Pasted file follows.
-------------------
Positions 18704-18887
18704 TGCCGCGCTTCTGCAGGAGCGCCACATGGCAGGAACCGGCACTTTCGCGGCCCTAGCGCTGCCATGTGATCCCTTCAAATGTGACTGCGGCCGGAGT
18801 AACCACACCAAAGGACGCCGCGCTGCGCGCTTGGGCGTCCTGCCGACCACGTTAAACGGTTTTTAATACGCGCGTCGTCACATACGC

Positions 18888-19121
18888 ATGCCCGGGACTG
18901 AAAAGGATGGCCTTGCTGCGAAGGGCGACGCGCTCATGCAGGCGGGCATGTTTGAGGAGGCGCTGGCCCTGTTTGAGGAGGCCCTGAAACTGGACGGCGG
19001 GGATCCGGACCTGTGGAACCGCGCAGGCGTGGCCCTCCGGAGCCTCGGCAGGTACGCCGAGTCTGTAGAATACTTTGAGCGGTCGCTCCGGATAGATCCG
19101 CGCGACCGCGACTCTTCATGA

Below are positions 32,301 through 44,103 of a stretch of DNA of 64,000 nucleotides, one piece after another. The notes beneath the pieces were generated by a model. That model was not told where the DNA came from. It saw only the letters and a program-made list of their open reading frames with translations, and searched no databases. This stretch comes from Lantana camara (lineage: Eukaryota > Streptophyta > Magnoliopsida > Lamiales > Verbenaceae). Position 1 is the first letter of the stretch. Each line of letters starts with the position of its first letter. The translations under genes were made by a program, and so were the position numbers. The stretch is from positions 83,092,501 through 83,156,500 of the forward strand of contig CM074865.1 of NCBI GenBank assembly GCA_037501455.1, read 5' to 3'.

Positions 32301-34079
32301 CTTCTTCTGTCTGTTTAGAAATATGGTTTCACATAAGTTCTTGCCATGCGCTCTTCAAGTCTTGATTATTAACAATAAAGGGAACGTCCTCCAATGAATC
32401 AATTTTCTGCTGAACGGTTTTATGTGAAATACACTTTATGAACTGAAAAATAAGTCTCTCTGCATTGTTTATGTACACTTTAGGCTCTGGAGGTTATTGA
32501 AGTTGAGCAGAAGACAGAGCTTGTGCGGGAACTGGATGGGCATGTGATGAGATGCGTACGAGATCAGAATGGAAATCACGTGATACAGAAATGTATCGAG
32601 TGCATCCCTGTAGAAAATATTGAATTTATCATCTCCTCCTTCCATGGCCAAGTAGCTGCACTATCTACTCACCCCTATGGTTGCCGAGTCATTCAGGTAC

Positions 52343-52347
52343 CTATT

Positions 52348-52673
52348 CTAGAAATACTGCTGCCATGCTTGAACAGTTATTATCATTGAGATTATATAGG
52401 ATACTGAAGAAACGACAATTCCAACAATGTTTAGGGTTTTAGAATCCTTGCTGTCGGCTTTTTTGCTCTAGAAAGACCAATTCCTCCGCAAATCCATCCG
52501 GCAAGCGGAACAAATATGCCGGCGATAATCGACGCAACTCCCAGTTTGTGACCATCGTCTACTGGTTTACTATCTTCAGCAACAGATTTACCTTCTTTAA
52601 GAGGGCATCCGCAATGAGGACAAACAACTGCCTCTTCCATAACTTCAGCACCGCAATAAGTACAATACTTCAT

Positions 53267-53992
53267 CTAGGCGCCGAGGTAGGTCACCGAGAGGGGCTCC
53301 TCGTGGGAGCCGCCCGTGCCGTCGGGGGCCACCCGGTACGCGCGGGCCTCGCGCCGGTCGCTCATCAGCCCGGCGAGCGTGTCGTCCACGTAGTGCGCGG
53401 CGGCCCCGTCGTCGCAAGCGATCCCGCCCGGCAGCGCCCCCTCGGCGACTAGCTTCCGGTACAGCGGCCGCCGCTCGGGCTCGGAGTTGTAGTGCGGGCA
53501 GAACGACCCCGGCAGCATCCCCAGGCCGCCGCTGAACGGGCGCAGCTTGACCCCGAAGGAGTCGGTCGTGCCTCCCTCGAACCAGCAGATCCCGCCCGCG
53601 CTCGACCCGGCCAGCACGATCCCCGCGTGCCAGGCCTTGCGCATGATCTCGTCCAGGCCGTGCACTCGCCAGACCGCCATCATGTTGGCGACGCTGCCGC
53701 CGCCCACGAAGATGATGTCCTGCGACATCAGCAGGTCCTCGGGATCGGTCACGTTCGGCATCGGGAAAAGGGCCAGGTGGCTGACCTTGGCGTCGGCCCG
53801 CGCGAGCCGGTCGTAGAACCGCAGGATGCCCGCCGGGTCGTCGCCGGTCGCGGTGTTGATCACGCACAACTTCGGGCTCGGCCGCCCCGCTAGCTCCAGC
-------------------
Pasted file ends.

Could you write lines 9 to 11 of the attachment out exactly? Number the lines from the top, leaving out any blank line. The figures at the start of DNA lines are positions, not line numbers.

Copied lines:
Below are positions 32,301 through 44,103 of a stretch of DNA of 64,000 nucleotides, one piece after another. The notes beneath the pieces were generated by a model. That model was not told where the DNA came from. It saw only the letters and a program-made list of their open reading frames with translations, and searched no databases. This stretch comes from Lantana camara (lineage: Eukaryota > Streptophyta > Magnoliopsida > Lamiales > Verbenaceae). Position 1 is the first letter of the stretch. Each line of letters starts with the position of its first letter. The translations under genes were made by a program, and so were the position numbers. The stretch is from positions 83,092,501 through 83,156,500 of the forward strand of contig CM074865.1 of NCBI GenBank assembly GCA_037501455.1, read 5' to 3'.

Positions 32301-34079
32301 CTTCTTCTGTCTGTTTAGAAATATGGTTTCACATAAGTTCTTGCCATGCGCTCTTCAAGTCTTGATTATTAACAATAAAGGGAACGTCCTCCAATGAATC